Reviews West End & Central Published 12 September 2011

The Kitchen

National Theatre ⋄ 31st August - 9th November 2011

Bring to a simmer.

Neil Dowden

Kitchen confidential. Photo: Mark Bremner

As he approaches his eightieth birthday, Arnold Wesker is enjoying a belated renewal of interest in his work. Following on from the Royal Court’s first-rate production of Chicken Soup with Barley this summer comes a dynamic revival of his 1959 play The Kitchen. Daringly for the period, the play puts centre stage working-class people going about their daily jobs in the context of multi-ethnic London.

Set in the kitchen of the big Tivoli restaurant in the West End, the play shows one day in the working life of a group of chefs, catering assistants, waiting staff and management as they bicker and banter, flirt and compete in a pressure-cooker atmosphere to produce meals for the unseen customers outside. After a slow start, the pace becomes frenetic as lunchtime approaches, then there is a lull before the even more manic build-up to dinner. In this madhouse or hell-hole, the kitchen workers may not all like each other but they know they have to work together to survive.

This ensemble piece features no fewer than 30 characters, some little more than walk-on parts, but in this culinary mayhem whatever focus there is is primarily on Peter, a German boiled-fish chef whose simmering frustrations reach boiling point. His affair with a married waitress is going nowhere, while he gets involved in a fight with a Cypriot-Greek griller. As a dreamer-provocateur, he stirs things up in this cooking pot of camaraderie and rivalry, as he asks his fellow-workers if there is anything more outside the everyday grind of routine.

The weakness of Wesker’s fragmented approach is that some characters emerge only to fade away while we never penetrate very deeply into their inner lives. But his purpose is not so much to express individuality, though everyone is differentiated, as to highlight collective behaviour and mutual dependence within a working community full of tensions and conflicts.

Bijan Sheibani’s spectacularly choreographed production (aided by movement director Aline David) is packed with bewildering business and movement. This may be kitchen-sink drama but sometimes a non-naturalistic approach is taken, with stylised scenes involving freeze frames and synchronised stirring. At one point the restaurant owner gets up on a table and literally conducts the orchestra of workers around him and later the characters circle the stage in a merry-go-round of repetitive labour as lights flash and waitresses are hoisted up into the air.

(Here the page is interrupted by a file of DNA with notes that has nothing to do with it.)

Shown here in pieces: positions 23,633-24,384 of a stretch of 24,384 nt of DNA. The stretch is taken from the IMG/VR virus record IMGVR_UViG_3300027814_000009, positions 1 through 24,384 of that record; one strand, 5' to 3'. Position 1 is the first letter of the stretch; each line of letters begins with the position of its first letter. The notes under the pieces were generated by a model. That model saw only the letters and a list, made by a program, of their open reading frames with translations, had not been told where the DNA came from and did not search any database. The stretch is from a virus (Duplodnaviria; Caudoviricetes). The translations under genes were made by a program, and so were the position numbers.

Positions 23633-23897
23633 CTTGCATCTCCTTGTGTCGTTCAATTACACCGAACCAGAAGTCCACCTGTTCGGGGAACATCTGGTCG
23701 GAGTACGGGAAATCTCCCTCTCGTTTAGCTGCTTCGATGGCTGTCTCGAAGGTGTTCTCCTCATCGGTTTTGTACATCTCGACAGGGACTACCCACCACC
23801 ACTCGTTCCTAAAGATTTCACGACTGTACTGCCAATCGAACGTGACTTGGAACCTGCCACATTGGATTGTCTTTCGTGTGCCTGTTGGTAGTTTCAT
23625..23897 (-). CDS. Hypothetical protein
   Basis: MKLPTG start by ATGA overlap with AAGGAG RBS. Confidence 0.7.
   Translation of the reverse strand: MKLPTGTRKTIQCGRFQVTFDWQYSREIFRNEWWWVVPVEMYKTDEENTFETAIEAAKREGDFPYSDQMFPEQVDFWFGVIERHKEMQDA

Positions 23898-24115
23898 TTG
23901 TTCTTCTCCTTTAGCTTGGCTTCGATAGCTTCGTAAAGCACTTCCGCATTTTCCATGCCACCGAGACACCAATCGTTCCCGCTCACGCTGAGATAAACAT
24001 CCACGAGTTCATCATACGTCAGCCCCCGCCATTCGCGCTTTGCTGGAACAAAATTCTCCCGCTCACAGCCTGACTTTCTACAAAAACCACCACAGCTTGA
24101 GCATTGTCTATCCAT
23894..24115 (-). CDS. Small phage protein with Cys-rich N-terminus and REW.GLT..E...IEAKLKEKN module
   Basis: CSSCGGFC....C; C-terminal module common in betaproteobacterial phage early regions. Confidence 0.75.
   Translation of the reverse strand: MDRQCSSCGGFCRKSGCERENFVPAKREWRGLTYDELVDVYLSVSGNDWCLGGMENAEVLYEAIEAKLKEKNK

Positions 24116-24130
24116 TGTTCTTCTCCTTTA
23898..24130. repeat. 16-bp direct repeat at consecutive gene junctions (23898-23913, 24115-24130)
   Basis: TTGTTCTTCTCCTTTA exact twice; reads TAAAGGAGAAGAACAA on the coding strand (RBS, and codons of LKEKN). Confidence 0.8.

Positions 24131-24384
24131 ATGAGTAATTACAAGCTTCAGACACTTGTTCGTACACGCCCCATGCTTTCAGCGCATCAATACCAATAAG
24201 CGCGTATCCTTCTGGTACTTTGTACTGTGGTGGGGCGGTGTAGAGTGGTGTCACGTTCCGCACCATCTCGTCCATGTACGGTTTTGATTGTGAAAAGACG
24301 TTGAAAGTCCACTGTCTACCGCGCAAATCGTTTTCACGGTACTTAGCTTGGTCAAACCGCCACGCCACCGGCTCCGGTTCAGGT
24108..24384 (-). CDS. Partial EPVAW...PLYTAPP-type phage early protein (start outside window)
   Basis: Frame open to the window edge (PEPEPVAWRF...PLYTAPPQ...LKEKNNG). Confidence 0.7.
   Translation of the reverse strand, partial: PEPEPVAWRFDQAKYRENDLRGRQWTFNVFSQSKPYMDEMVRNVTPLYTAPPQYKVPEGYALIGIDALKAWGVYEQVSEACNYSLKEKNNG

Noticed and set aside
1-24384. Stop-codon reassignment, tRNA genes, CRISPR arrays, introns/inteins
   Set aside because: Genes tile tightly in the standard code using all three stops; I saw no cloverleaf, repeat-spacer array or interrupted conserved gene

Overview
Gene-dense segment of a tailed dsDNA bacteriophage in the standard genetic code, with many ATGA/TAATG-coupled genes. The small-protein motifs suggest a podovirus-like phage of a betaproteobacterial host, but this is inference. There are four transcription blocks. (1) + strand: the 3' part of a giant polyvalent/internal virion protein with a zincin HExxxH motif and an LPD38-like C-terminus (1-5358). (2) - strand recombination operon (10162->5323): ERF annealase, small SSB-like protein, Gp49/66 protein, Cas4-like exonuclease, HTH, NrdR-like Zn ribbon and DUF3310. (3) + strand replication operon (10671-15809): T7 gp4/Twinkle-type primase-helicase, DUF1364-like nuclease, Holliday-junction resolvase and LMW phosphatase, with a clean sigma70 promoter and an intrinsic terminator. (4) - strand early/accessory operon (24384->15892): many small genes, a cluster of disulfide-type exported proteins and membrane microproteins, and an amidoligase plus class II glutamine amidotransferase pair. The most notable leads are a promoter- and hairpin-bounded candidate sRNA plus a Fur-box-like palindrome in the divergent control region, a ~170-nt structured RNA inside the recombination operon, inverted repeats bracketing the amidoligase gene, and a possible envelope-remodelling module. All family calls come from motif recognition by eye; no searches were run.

Although there is no food on display, there is plenty of steam in Giles Cadle’s extraordinary set, framed by back-to-front letters of the restaurant name and a blackboard listing dishes, with an impressive array of gas-jet work stations, pots, pans and utensils so that you can almost smell the cooking.

The excellent cast portraying this melting pot of cultures includes a strong central performance full of pathos from Tom Brooke as the stir-crazy Peter, Katie Lyons as his indecisive girlfriend, Ian Burfield as a truculent boozing butcher, Samuel Roukin as a depressed Jewish pastry chef whose wife has left him, Rory Keenan as a new bemused Irish cook and Bruce Myers as the ever-watchful, demanding proprietor.

A contemporary health and safety inspector may be horrified by seeing these people working amidst cigarette smoke and broken crockery, scalding and fainting, but as the proprietor would no doubt say, if you can’t stand the heat get out of the kitchen.


Neil Dowden

Neil's day job is working as a freelance editor for book publishers such as HarperCollins, Penguin, Faber and British Film Institute Publishing, but as a night person he prefers reviewing for Exeunt. He has also written features on the theatre and reviewed films, concerts, albums, opera, dance, exhibitions, books and restaurants for various newspapers and magazines, including The Stage and What's On in London, as well as contributing to a couple of books on 20th-century drama and writing a short tourist guide to London for Visit Britain. He insists he is not a playwright manqué but was born to be a critic and just likes sticking a knife into luvvies. In fact, as a boy he wanted to become a professional footballer, but claims there were no talent scouts where he then lived on the South Wales coast, and so has had to settle for playing Sunday league for a dodgy south London team. Apart from the arts and sport, his other main interest is travel, and he is never happier than when up a mountain, though Everest Base Camp is the highest he has been so far. He believes he has not yet reached his peak.

The Kitchen Show Info

Directed by Bijan Sheibani

Written by Arnold Wesker

Cast includes Neal Barry, Tom Brooke, Ian Burfield, Rebecca Davies, Stavros Demetraki, Craige Els, Ruth Gibson, Colin Haigh, Rendah Heywood, Tendayi Jembere, Siobhan McSweeney, Gerard Monaco, Sarah Mowat, Bruce Myers, Vincenzo Nicoli, Luke Norris, Jessica Regan, Samuel Roukin, Tim Samuels, Sam Swann, Stephanie Thomas, Rosie Thomson


Running Time 2 hrs 20 mins (including interval)



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